If you want to put all the includes into a single file to make things neat and simple though, go for it.

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Quote:
Original post by smart_idiot
If you want to put all the includes into a single file to make things neat and simple though, go for it.


You usually want to avoid a master include file. What does work well though, and is a similar concept code wise is a precompiled header. You basically put all your includes into the stdafx.h, and include that in your code files. It is a much better solution then a master file, as its much faster to compile at run time, and is less of a mess.

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What i always do/did was to make sure that every header file and it's corresponding cpp file compiles for itself.
So, if you inherit from a class or use references, you have to include these files in your header file.
Class members declared as pointers can be forward declared.

Doing so avoids header files including dozens of other files. It works fine for me. :)
In your library header file you only include what you want them to be there.
And if you come across including some structs or whatever what both classes need, think about putting them into a separate header file...

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Thank you guys for all the suggestions although I'll admit I am still really confused. No book/website I found has been able to explain how to split files well. I understand about the header and C++ files but admittedly completely shy away from them because they never seem to work right.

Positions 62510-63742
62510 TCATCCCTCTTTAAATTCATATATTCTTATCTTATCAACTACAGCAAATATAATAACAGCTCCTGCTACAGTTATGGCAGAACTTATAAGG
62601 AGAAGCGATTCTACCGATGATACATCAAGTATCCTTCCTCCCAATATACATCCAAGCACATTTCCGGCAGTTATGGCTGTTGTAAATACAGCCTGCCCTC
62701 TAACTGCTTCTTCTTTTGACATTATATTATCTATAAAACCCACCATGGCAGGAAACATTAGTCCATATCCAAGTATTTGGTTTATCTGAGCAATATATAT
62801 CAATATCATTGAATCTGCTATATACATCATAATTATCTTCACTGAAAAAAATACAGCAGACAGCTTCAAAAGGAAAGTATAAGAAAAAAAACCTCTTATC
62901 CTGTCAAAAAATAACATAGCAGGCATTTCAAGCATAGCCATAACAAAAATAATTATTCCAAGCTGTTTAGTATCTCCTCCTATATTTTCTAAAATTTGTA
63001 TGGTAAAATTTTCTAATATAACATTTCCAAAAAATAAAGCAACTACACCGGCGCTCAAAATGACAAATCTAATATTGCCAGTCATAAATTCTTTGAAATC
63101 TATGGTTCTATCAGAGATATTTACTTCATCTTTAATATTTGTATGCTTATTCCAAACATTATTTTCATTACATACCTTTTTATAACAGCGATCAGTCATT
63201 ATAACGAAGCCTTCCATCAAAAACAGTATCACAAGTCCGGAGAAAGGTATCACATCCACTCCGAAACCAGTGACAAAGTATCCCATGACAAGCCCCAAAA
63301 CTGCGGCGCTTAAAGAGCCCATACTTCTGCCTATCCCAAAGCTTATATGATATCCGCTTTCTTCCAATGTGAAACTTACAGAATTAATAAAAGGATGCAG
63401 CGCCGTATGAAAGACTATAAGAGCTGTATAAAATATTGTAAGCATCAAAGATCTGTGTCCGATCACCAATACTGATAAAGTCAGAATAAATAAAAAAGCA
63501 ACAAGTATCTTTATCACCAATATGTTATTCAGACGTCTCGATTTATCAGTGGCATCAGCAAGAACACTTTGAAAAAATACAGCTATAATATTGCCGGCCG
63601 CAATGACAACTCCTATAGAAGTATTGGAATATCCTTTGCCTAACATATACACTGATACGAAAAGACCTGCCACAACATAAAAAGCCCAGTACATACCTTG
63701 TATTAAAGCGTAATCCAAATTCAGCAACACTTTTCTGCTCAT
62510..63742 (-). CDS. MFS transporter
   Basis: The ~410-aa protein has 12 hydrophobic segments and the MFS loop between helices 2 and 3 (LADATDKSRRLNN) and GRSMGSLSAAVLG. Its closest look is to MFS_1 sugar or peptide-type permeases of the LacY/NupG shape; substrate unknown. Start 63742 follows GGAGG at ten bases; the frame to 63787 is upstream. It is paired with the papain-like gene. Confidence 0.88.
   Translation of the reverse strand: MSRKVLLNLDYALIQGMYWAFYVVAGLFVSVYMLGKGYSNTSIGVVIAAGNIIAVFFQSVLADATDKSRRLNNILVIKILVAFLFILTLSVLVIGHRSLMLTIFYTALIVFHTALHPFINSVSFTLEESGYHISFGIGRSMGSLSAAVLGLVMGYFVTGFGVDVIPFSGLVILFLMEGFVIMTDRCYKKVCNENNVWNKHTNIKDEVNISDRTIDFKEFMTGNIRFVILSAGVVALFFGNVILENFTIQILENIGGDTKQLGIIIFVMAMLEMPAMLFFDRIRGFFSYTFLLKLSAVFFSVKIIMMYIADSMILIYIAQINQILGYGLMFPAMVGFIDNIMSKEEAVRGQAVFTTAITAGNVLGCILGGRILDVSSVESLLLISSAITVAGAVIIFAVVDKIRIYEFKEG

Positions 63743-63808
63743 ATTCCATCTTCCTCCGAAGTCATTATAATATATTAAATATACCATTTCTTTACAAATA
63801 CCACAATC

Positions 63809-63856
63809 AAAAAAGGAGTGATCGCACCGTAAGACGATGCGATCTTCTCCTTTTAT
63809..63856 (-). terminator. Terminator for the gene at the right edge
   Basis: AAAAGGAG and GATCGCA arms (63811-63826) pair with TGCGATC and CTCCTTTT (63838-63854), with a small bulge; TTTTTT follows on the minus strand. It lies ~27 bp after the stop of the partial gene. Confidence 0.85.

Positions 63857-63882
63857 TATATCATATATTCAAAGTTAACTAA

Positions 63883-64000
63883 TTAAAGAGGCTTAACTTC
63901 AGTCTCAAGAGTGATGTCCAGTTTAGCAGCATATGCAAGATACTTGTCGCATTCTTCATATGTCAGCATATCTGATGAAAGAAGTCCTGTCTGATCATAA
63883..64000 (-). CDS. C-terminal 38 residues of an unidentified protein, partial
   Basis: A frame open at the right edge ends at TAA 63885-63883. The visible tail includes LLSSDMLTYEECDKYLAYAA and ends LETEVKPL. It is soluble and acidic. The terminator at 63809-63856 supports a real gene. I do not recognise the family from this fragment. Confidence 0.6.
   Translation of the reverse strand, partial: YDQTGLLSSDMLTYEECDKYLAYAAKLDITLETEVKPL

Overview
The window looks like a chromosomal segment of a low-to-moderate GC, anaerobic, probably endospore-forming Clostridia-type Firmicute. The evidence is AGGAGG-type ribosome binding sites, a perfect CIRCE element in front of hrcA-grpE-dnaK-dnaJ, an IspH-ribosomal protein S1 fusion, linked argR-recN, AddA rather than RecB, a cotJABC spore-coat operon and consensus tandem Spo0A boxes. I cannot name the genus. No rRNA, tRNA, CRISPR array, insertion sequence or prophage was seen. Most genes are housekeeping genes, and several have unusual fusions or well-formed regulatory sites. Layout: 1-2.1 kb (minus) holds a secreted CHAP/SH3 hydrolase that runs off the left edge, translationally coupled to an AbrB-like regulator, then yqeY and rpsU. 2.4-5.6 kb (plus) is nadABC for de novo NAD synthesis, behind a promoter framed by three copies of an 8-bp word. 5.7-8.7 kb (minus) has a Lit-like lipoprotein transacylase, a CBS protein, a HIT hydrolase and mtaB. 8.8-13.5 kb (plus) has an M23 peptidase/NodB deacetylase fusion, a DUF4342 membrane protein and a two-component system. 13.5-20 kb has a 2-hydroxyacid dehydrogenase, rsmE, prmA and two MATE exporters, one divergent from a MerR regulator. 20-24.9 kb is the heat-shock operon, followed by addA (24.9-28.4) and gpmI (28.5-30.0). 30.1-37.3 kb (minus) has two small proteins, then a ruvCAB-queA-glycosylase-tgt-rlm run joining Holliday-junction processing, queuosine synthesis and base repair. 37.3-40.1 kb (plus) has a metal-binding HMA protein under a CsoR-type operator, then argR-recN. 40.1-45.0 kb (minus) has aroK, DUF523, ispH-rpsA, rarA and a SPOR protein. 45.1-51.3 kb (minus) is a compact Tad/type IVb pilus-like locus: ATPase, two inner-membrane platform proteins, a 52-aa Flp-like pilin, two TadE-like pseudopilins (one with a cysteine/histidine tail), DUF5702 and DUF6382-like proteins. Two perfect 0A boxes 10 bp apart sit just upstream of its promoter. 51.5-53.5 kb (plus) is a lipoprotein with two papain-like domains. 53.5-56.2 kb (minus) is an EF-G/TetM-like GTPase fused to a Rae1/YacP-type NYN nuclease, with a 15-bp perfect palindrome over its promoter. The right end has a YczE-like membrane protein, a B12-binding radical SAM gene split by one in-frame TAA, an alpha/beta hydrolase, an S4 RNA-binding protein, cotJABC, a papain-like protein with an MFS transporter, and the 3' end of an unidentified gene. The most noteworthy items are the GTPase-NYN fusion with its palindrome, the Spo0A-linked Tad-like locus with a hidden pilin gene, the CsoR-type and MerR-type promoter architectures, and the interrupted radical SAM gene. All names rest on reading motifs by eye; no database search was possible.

I've never heard of the stdafx.h file before so I will have to research and see what that is all about. I've seen #pragma used but microsofts documentation on the use of it never explains what it really is or how to use it (unless I'm looking in the wrong place).

Right now I've just been lumping individual classes into header files and leaving it at that and putting all #includes into a library.h file *slaps own knuckles with ruler*.

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First off, if you are still learning the concepts i'd stay away from precompiled headers for now.
About the other things you asked:

1. #pragma once: This is just another way to tell the preprocessor to only include your header file once into each cpp file. It serves the same purpose as that #ifdef, #define, #endif tripple you put around each header. As with precopiled headers, don't care about that until you have the basics sorted out.

2. Order of inclusion: As has already been said, each class needs to know about every other class it depends on and it's always a good thing to keep things together that belong together. So, if you have a class Child that depends (i.e. derives from) a class Parent, Child needs to know about Parent (not the other way around) so in your Child.h you include Parent.h and it should work. If it doesn't check your other headers, too.

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Forget about pragmas and stdafx.h for now. You should first understand how to correctly split files and include them, using the standard tools.

Read this thoroughly and post back if something is still unclear.